Eurocopter CEO Lutz Bertling rebuffed concerns about how his company would fare in the face of the ongoing global economic crisis by stressing the company’s market dominance and its commitment to conserving euros. “Cash is king,” he said, adding that Eurocopter has improved its cash position and dramatically reduced production lead times–by 35 percent–over the last year and that the company has “exceeded our efficiency goals.”
Bertling opened a news conference here yesterday by taking a direct shot at competitor Bell Helicopter, whose sale continues to be rumored due to the financial difficulties of its parent company, Textron. “Eurocopter is not for sale,” he joked.
Emphasizing Eurocopter’s strong 2008 results compared to 2007, Bertling said worldwide sales jumped from $5.46 billion to $5.85 billion and the number of units delivered grew from 488 to 588. Sales in the U.S. grew from $571 million to $750 million–a 31.3-percent increase–fueled largely by the U.S. Army’s UH-72A program.
Eurocopter has delivered 50 UH-72As to date and 133 more are on order. The Army may eventually buy more than 300, he said, adding that UH-72A production represents 14 percent of all current annual U.S. military rotorcraft procurement.
Eurocopter now has 51.1 percent of world market share and 48 percent of U.S.
market share. Sixty-five percent of Eurocopter’s revenues continue to come from the export market (defined as being outside France, Germany and Spain), 55 percent is from helicopter production and 55 percent is from the civil sector. Bertling said the company had an $18 billion backlog distributed over 1,500 helicopters, but acknowledged that new helicopter orders dropped from 802 in 2007 to 715 in 2008 and that the downward trend would likely continue and accelerate in 2009.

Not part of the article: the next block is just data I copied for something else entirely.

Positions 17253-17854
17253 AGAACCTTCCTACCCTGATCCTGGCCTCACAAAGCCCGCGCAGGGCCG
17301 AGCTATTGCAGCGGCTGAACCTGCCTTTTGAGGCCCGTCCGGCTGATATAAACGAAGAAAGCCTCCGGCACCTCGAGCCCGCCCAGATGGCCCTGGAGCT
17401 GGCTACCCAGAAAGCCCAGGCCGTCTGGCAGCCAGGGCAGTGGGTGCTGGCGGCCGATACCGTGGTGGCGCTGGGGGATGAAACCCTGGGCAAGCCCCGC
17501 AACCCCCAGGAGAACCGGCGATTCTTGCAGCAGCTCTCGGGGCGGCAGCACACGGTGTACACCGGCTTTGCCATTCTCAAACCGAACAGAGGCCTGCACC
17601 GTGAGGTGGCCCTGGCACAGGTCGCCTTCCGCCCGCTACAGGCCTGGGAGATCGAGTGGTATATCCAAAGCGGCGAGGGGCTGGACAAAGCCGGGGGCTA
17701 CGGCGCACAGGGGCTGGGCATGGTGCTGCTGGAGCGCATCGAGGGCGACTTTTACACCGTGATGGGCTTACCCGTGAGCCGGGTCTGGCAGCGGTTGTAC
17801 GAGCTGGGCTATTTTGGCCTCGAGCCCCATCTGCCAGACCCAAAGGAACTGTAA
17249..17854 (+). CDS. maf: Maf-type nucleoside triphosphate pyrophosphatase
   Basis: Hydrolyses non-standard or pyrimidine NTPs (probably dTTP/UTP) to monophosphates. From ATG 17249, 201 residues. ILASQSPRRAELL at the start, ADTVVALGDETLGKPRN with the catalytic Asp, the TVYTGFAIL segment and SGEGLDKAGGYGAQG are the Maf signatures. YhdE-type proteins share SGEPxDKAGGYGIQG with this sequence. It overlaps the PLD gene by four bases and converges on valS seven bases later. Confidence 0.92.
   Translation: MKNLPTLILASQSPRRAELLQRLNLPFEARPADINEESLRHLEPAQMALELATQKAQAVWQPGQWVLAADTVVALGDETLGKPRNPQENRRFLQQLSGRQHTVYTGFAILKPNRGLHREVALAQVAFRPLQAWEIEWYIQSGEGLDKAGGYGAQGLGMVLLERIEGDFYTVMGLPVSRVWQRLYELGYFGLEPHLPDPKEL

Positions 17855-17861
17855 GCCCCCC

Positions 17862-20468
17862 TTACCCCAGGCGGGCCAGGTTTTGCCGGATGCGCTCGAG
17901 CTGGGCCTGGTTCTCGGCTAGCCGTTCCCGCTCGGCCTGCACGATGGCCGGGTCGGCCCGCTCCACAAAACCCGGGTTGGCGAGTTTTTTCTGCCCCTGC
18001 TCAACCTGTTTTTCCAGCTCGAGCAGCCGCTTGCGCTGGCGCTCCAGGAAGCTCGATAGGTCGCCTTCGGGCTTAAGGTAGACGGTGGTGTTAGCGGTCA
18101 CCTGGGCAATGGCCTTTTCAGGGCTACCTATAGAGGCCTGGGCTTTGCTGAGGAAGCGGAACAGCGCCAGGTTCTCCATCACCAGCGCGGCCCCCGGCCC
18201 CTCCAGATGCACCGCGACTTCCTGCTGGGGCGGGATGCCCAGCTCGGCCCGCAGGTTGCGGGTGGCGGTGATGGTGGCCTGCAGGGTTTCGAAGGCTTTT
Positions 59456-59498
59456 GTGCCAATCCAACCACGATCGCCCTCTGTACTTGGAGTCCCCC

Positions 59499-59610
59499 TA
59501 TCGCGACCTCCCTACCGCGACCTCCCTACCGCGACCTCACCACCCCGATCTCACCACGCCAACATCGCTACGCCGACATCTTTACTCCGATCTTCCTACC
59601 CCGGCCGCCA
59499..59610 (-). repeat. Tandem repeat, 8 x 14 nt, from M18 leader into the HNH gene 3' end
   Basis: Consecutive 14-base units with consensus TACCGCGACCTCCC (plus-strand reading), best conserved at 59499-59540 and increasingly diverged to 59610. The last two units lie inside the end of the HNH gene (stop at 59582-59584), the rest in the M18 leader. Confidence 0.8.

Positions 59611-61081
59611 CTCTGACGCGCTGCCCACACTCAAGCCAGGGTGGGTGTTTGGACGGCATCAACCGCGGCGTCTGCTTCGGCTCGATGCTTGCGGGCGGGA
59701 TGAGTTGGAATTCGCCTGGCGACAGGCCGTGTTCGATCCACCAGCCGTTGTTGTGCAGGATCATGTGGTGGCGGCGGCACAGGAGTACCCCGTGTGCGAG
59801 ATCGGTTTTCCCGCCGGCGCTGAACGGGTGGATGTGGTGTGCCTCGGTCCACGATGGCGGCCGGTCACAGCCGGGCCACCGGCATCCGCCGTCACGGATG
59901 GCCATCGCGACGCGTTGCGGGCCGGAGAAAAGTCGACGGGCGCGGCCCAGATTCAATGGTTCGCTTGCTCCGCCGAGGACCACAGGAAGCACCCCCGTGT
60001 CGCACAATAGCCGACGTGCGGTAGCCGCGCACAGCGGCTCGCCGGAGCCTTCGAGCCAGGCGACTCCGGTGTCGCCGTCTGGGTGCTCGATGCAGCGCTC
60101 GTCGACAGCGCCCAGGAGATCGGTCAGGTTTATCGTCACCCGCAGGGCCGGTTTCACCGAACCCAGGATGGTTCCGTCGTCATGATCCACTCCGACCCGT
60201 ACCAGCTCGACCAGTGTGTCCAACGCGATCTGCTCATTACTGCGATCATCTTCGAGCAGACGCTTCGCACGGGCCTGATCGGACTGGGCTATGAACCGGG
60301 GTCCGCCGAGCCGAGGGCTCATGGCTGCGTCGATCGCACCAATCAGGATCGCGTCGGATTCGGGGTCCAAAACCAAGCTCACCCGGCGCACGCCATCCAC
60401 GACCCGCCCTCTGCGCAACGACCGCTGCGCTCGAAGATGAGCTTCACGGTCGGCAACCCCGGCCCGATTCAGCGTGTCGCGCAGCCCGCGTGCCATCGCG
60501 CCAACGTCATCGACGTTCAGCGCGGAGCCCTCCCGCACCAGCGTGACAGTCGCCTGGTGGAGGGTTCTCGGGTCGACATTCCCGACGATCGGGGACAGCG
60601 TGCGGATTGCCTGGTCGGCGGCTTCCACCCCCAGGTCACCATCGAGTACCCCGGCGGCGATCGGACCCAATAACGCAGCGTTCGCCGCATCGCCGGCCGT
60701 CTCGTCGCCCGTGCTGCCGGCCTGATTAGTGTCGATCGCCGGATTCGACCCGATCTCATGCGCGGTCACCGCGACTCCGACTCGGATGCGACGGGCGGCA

However, he maintained that most of the existing backlog is safe because 71 percent of its value is dedicated to military or other government customers who are less likely to defer or cancel deliveries compared to those from the civil sector.
While acknowledging that new orders were falling, Bertling said an increasing number of new helicopter orders are for more expensive ships such as the heavy EC 225, a current mainstay of the deep-water offshore oil and gas industry, or the new medium/heavy EC 175, slated to enter service in 2012. He reported that the EC 175 program is on track and that the helicopter would make its first flight by year-end. The company is also continuing to develop the KHP military transport in partnership with Korea Aerospace Industries.
Although Eurocopter is practicing “careful cash management,” Bertling said the company continues to invest in new development programs, as well as new training, maintenance and logistics facilities worldwide. He revealed that it is working on diesel power for a light helicopter, most likely the EC 120, and that company wide, research-and-development spending increased by 43 percent from 2007 to 2008. He predicted that Eurocopter would fly a diesel helicopter within 30 months and said the company is working on upgrades of existing programs and the “preliminary design” of a new helicopter.
Bertling also said Eurocopter continues to be plagued by ongoing customer-support issues, mostly related to parts availability, but that considerable progress has been made by the company’s Ripart program, which has achieved a 93-percent parts availability rate. The company also is continuing to expand its training and service capability worldwide.
However, American Eurocopter president Marc Paganini said the company had no immediate plans to expand its owned service centers beyond those in Grand Prairie, Texas, and Long Beach, Calif., as well as its joint venture with Rotortech in Palm Beach, Fla. “Certainly not this year,” he said.